Had a tough year? Missed out on business you really wanted? Let’s make sure 2016 is different. The Pole Position program will position you to win the opportunities on your radar for next year. Email info@robynhaydon.com or call 03 9557 4585 to find out more.

Three things that successful crowdfunders can teach us

Crowdfunding offers a model of audience engagement that contract bidders — who often believe we are talking to an audience of one, that’s already sold on what we do — can learn a lot from.

Crowdfunding is a social media phenomenon that combines networking with raising money.  According to Forbes, the crowdfunding industry now raises more than $5.1 billion a year worldwide. Some of the sites operating in Australia include Kickstarter, Pozible and Chip In (for non-profit organisations).

In the world of getting funding to do things, there is a definite hierarchy at work.

At the top of this are essential services, which governments or private businesses are ready to fund through contracts and agreements.  The buyer’s briefing is usually quite prescriptive and can take the form of a Request for Tender or Proposal.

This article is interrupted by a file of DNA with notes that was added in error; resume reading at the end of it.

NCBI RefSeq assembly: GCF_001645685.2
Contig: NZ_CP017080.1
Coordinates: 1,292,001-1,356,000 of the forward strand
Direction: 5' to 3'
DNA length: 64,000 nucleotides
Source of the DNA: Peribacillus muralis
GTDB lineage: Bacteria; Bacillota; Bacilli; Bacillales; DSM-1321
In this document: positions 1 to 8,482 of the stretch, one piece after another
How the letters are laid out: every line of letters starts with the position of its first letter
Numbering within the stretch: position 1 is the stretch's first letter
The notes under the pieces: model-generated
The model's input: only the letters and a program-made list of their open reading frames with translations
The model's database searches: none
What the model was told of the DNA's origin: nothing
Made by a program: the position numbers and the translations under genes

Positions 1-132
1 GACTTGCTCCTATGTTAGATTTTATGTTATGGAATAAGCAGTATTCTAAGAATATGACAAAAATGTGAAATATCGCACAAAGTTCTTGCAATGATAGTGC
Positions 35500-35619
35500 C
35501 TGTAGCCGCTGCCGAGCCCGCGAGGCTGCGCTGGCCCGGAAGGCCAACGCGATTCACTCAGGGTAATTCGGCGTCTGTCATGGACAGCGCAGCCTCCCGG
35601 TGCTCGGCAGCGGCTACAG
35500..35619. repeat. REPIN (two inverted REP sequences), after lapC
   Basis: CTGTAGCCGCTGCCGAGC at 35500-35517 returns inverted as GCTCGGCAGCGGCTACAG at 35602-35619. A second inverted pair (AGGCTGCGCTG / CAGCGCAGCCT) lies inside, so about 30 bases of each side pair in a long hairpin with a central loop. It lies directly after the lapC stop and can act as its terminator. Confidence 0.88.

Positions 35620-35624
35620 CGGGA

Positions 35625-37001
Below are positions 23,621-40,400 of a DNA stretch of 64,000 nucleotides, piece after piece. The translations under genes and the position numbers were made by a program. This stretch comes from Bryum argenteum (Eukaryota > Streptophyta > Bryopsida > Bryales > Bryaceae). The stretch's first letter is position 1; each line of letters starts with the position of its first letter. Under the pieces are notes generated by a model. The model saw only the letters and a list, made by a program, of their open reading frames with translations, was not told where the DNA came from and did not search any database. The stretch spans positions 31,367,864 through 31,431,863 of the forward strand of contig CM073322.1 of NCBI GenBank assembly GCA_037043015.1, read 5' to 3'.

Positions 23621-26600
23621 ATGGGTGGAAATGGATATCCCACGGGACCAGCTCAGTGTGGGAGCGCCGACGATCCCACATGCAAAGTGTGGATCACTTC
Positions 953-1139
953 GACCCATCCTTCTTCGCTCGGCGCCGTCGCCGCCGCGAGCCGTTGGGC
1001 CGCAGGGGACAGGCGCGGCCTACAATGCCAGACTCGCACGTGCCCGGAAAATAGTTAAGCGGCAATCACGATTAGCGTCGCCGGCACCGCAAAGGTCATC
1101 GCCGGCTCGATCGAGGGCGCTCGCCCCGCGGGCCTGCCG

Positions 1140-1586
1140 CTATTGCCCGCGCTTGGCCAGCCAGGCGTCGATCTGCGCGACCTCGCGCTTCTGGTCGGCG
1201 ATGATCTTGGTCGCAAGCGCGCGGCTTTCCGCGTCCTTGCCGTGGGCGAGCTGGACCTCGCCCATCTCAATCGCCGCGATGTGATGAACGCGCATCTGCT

In the middle there are grants, where hopefuls showcase their ideas and projects to a funding body, - generally a large corporation, charitable foundation or private donor - who may be prepared to fund something that piques their interest. The buyer's briefing here is far less prescriptive - more like a set of principles that need to be fulfilled. Because of this, grants are a bit like a beauty pageant. There may be money on offer, but it's harder to get, and difficult to predict who will get it.

Crowdfunding is at the very bottom of this hierarchy. Here, there is no buyer briefing at all. Crowdfunders put their project out to a wide audience that has no firm intention of giving money to anything. Therefore, a crowdfunder’s job is to inspire people to put their hand in their wallet and pull out their credit card.

Here are three things that anyone who sells through contracts and grants can learn from successful crowdfunders.

  1. Reinforce what’s great about your offer. In crowdfunding, this means multiple follow-ups after someone expresses interest in the project. In contract and grant proposals, make sure to spin your most compelling points in different ways; don’t just bury them on page 47 and 53 where they could easily be missed.
  2. Bring it to life. On the major crowdfunding platforms, projects that are supported by engaging video and visuals outsell other projects two to one. In contract and grant proposals, visuals are absolutely mandatory for conveying complex concepts, and to illustrate any kind of methodology.